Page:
The Queasy Back Oven is a variation of the Easy-Bake Oven. First introduced by the Kenner toy company in 1963, the Easy-Bake Oven has remained a popular toy of American girls for more than 40 years. This widely successful working oven for little homemakers was powered by a 100-watt light bulb, a common household item that comforted parents even as the oven's diminutive cakes delighted their daughters. The Easy-Bake Oven has endured as the most popular activity toy (excluding dolls) among young girls. Part of its durability lies in its styling, which has wisely been changed with the times. The early turquoise model of the sixties morphed into the double oven with magi-glas of the seventies, and later, morphed again into the ubiquitous microwave oven of the nineties. Kenner made little cake and dessert mixes available as well as special cooking sets. When General Mills purchased Kenner in the late sixties, the parent company supplied tiny Betty Crocker cake mixes for the Easy-Bake Oven, thus encouraging life-long, brand-name loyalty at a tender age. Periodically, the makers of Easy-Bake attempt to broaden the market for their product by offering a variation to appeal to boys. The Queasy-Bake Cookerator represents one such attempt. Designed to make the most of boys' penchant for all thing gross and disgusting, the Queasy Bake is sold with food mixes for temptations like Chocolate Crud Cake, Mucky Mud, Delicious Dirt, Bugs 'n' Worms, and Crunchy Dog Bones.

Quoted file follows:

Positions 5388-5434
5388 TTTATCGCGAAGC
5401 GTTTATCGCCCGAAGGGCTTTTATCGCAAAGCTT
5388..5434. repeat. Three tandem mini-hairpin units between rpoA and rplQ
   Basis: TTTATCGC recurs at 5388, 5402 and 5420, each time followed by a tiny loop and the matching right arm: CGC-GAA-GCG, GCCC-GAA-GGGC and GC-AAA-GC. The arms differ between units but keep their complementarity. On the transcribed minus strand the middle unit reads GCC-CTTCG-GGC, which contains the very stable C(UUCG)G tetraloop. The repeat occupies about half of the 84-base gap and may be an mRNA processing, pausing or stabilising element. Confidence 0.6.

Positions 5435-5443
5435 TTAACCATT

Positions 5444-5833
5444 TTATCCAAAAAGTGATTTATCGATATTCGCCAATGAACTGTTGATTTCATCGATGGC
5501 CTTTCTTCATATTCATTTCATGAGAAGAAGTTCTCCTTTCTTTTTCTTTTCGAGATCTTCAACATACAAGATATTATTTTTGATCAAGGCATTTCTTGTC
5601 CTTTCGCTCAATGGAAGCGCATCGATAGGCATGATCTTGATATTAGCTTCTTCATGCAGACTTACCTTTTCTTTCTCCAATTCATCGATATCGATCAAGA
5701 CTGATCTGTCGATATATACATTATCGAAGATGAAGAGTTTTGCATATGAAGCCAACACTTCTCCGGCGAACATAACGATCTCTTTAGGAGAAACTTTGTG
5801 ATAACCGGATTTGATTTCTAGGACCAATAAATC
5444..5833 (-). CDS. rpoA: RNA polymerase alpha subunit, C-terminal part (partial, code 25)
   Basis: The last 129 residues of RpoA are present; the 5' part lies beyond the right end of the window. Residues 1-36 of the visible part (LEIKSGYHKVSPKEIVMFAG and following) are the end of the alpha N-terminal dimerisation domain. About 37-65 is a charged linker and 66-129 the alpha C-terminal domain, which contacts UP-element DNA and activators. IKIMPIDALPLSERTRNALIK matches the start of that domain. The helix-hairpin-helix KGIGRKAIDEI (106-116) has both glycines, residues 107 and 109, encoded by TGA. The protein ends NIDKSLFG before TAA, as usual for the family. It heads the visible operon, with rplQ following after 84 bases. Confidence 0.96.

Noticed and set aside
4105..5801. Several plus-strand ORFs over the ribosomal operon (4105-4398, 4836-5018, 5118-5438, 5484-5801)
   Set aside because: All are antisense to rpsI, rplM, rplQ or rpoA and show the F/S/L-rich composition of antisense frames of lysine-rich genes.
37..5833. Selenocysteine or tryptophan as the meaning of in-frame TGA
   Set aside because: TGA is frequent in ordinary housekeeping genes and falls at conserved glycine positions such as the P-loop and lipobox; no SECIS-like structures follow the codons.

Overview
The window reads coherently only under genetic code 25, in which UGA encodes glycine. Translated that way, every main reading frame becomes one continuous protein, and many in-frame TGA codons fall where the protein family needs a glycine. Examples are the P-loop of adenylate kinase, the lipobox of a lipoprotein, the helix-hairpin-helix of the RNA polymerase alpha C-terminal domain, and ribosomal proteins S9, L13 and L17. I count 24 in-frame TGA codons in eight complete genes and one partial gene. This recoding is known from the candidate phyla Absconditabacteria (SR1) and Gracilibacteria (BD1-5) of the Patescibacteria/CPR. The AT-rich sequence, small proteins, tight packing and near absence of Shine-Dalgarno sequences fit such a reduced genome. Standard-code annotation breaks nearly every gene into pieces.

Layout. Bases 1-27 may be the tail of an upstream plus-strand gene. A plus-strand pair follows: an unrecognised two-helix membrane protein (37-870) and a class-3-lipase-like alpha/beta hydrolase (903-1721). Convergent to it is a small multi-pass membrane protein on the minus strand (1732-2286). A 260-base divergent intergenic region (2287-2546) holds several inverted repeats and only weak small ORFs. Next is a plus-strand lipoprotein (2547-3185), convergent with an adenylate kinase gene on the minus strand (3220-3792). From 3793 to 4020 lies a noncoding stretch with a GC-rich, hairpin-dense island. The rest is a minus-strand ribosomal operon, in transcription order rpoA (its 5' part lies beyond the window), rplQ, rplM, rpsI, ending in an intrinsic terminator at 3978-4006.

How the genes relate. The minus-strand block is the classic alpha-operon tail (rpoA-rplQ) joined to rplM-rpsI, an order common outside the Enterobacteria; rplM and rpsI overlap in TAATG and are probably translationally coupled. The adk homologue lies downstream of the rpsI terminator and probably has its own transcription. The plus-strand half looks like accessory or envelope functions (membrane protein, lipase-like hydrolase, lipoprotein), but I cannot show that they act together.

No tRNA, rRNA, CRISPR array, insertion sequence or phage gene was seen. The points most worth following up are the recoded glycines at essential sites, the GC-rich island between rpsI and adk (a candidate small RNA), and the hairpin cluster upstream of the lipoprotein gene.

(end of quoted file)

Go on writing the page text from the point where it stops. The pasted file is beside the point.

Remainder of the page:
|Material||plastic | metal | cardboard | paper|
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